Anonymous wanted to die, she would wonder how it would feel to get hit by a car. There were times when she felt scared to drive because she just didn’t trust herself. When she felt overly stressed she wanted to take a bunch of pills and sleep forever. But thankfully anonymous never tried anything because she sees suicide as a coward’s way out. Her only mistake was making her happiness dependent on her boyfriend, so after the breakup it caused a mess in her life. Thankfully anonymous received help from a close friend. She was able to talk to her whenever she needed and felt her friend understood her.
Anonymous felt angry all the time, she said, “Losing those loved ones made me even angrier at the world and always questioned why all this was happening to my family and friends and me. It just seemed incredibly unfair; I mean, an eighteen-year-old isn’t supposed to be able to visit her friend’s grave, that’s f**ked up. She also said, “It felt like everything happened all at once, and I didn’t have time to recover from the last thing before the next thing happened.” The turning point for anonymous to overcome her OCD was after the death of her teacher and best friend. It made her realize that it was unnecessary to count stuff and washing her hands exactly for a minute was waste of time. Although she is still struggling with her chronic stress and depression, she has been able to lower it by changing certain habits in her life. Anonymous said, “I try to eliminate stress-inducing factors, like leaving my house on time and not waiting until the last minute to do my homework and such, and I’ve been doing breathing techniques to calm myself when I do get stressed.” She now congratulates herself on her achievements, not matter how small it is and she has learned to not take anyone for granted ever.
This is how her experience has changed her:
“I’ve become a completely different person. I’m much more open and adventurous and more optimistic and I look for the bright side of things instead of focusing only on the negative and I’m more loving and try to act more altruistically. I just want to be happy for no reason in particular (being happy for a reason is dangerous—your happiness can be taken away in a split second). My best friend is the biggest goofball I know and always does funny stuff, so my motto for my life is ‘what would make my best friend laugh?’ and I try to do something every day that she would find funny. I’ve also stopped seeing myself as very unlucky. I’m actually incredibly lucky; I’m incredibly lucky that I’ve had so many genuinely good people in my life that I’ve loved dearly and whose mere existences have changed me for the better.”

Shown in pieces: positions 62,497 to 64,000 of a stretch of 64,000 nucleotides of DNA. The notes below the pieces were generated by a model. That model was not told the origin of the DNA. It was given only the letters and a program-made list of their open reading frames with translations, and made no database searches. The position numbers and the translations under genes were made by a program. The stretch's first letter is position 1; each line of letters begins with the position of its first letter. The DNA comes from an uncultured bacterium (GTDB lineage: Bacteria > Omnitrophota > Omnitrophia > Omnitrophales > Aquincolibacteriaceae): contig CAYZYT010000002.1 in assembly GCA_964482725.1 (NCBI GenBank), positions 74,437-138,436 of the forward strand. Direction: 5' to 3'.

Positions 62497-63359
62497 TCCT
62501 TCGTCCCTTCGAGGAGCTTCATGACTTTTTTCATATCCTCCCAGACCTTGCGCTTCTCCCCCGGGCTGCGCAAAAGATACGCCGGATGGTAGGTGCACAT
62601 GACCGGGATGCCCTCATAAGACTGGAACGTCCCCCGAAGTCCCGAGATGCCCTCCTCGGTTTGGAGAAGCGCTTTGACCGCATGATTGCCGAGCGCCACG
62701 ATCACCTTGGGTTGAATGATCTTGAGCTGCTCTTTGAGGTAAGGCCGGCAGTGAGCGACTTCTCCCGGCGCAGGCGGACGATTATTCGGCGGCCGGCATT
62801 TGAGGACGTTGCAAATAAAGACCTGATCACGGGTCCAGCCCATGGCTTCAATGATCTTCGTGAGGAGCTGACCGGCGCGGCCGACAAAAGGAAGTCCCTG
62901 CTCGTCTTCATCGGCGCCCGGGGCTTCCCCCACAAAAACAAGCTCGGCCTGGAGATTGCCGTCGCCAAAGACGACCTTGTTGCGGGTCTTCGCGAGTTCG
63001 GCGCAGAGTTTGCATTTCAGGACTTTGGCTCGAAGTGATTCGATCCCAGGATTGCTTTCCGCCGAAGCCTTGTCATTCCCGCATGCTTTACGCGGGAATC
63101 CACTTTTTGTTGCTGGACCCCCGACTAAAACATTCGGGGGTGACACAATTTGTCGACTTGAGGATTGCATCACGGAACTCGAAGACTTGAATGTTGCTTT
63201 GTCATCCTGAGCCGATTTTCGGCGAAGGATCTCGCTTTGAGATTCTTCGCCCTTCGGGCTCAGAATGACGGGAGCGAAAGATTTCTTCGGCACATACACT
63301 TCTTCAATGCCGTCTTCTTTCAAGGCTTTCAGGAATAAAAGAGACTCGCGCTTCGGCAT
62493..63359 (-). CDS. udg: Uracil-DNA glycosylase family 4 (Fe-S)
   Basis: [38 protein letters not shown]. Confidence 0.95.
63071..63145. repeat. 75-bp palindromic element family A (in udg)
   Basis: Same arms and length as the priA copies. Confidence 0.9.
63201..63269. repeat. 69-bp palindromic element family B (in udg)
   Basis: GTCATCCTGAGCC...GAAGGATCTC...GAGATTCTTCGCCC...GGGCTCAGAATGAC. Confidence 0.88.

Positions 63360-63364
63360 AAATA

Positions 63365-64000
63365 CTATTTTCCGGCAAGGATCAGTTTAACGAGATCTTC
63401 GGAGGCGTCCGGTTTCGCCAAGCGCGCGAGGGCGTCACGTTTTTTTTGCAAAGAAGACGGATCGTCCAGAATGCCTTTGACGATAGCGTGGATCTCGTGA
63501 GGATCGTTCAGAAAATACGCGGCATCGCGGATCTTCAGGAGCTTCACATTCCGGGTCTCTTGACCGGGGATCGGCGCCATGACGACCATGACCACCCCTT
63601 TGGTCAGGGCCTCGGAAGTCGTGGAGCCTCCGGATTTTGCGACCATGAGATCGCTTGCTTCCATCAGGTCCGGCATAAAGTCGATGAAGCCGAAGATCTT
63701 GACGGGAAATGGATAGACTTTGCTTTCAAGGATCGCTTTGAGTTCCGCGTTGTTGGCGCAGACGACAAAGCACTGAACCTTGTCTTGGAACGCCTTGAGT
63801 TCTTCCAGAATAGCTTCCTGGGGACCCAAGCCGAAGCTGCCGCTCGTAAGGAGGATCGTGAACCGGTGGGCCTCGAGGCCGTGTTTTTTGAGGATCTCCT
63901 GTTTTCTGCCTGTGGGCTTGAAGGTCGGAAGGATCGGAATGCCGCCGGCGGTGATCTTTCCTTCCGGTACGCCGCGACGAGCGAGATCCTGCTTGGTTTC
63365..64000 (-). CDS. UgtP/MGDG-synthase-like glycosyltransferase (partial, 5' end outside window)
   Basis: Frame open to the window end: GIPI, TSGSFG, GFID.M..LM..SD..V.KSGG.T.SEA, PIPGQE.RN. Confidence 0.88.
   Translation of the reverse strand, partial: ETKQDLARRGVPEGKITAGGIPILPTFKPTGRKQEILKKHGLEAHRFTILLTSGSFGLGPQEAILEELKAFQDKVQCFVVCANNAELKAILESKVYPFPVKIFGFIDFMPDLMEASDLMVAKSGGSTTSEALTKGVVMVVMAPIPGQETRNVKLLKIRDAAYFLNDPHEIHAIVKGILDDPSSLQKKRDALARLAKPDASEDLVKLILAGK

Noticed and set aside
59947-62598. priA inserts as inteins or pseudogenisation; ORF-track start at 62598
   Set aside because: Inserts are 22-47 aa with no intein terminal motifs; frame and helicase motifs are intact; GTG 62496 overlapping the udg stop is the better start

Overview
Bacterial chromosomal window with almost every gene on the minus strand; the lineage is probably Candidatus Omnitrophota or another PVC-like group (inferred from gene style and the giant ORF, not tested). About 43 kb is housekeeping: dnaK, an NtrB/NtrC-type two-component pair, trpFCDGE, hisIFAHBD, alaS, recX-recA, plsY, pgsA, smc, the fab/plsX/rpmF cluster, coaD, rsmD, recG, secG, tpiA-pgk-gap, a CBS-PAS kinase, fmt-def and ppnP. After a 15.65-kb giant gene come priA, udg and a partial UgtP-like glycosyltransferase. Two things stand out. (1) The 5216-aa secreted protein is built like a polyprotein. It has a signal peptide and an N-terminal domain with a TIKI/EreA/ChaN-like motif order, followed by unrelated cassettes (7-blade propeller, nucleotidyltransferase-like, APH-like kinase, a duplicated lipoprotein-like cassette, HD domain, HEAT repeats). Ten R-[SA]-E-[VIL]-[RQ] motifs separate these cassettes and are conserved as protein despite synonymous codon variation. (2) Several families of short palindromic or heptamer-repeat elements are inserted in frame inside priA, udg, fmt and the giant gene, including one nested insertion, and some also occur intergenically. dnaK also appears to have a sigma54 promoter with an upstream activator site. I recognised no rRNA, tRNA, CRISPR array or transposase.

This is her advice for other struggling through similar situations:
“Don’t f**king give up on yourself. Only you can change your life, but you have to truly want the change. And I know it feels things won’t ever get better and you think your future looks bleak and you don’t feel like there’s any point in living anymore. I’ve been there done that, and I can honestly tell you that it does get better in time. I know you’ve heard that many times already and truthfully I didn’t believe it either, but it’s actually true. Just gather the courage and strength and trust you have in you to hold on for a little longer. Please.”
Anonymous would also like to share this:
“Never ever hesitate to tell someone how much you love them or appreciate them or how much you just simply enjoy their existence and their involvement in your life. You don’t realize how much guilt you will have when those people are no longer in your life and you wish with all your being that you could go back in time and just say ‘I love you’ one more time or give them a random hug. Don’t take their existence for granted, and don’t be fooled in thinking you have all the time in the world to do those things. Because you don’t. And you never realize it until it’s too late. Please stop worrying about other people’s opinions of you and don’t pay your insecurities any attention. Life is way too short to not be yourself. I used to be so freaking insecure, but now I’m just like ‘f*ck it, I’m gonna say and do stupid stuff whenever I want and you can bet you’re a*s I’m gonna be singing along to the song that’s playing in the grocery store.’ Trust me, life is way more enjoyable when you actually be yourself and have fun, no matter what age you are.”
Anonymous story is a sad one, but I am happy she has been able to turn her life around and find meaning in it. It is not easy, but I hope she can recover fully from it. Help me make a difference by sharing your story.